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Pain in your thumb or wrist could mean you have De Quervain’s syndrome. Dr Jonathan Lee, hand surgeon, explains its causes and symptoms.

Last updated on 28 January 2021

De Quervain's syndrome is an inflammation of the tendons that join your thumb and wrist. Pain in the thumb side of the wrist is the primary symptom, as this is where the tendons pass through a constrictive tunnel known in medical terms as the first dorsal extensor compartment.

De quervain's syndrome

With De Quervain’s syndrome, you may experience pain during activities that require the use of your thumb or wrist, such as lifting your baby, holding a tray, turning door knobs, pinching something or turning keys.

If you're concerned you may have this condition, speak to a specialist.

How is De Quervain’s syndrome diagnosed?

Often, patients with De Quervain’s have a classic history of work-related overuse, or experience increasing pain while nursing a newborn in the first few months after delivery.

Finklestein's test

To diagnose the condition, your doctor will first perform a Finklestein's test, where you grip your thumb in your palm and turn your wrist in the direction of your little finger, to determine where the pain is located. They will also check for tenderness or an inflammatory nodule or lump.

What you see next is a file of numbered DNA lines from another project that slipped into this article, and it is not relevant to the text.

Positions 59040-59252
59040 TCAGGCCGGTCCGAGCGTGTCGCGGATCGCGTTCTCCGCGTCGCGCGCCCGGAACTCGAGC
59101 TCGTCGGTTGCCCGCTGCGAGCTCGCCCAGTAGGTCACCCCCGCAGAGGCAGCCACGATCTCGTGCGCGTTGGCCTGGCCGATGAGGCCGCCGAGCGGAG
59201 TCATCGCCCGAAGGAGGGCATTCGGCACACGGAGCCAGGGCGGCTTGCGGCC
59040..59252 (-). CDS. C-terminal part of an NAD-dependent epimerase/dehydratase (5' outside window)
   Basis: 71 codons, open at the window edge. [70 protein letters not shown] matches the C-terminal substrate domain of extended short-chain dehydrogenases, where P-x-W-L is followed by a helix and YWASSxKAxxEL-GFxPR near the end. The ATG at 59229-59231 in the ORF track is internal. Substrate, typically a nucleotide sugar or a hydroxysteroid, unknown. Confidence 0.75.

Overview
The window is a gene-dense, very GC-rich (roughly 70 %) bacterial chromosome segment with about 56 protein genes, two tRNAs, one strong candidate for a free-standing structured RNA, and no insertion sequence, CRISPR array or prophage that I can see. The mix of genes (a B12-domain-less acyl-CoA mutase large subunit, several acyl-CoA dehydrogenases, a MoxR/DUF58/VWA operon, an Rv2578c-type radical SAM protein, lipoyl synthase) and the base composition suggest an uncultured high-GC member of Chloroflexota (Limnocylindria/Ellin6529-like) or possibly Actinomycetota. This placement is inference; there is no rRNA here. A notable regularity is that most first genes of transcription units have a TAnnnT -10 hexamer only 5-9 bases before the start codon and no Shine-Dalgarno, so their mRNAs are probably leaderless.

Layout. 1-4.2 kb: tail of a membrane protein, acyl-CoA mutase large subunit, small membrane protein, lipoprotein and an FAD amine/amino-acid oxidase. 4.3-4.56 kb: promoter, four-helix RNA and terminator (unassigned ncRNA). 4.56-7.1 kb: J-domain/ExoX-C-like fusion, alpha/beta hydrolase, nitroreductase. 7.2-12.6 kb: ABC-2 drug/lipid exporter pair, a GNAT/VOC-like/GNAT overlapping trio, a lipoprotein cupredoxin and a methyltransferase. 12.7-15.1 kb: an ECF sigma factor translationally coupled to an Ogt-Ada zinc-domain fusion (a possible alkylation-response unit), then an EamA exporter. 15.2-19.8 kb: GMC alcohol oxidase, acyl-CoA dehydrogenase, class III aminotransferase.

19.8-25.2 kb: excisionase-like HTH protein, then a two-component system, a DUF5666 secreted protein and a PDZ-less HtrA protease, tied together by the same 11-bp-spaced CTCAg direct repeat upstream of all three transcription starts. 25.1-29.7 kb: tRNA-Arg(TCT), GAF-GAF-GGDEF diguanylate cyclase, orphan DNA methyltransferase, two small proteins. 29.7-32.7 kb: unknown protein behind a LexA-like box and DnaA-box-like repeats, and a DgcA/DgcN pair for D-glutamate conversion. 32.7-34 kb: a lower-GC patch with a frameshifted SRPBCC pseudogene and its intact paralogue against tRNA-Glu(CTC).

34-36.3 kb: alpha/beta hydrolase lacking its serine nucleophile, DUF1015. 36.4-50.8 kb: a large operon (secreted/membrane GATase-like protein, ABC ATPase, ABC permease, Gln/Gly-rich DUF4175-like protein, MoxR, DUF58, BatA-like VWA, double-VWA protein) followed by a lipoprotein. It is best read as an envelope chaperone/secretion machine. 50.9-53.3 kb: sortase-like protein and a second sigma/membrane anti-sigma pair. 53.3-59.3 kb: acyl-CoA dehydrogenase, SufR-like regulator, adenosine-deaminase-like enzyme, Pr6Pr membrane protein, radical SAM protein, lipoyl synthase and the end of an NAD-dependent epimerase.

X-rays and blood tests

Occasionally, your doctor may perform X-rays and blood tests to rule out other causes of joint pain in the thumb region, such as osteoarthritis, which may present with similar symptoms.

What are the risk factors for De Quervain’s syndrome?

Anyone can develop De Quervain's syndrome, but certain people are more at risk. Women are more likely to get it, and it is more common in people aged 40 and above.

What are the causes of De Quervain’s syndrome?

Hormonal changes during pregnancy can cause sore or inflamed tendons. In addition, young mothers who have recently delivered their baby and are busy with childcare tasks often experience what’s commonly known as ‘mummy thumb’. This often occurs due to the constant responsibilities of motherhood such as carrying the baby, nursing, and constantly lifting their baby throughout the day.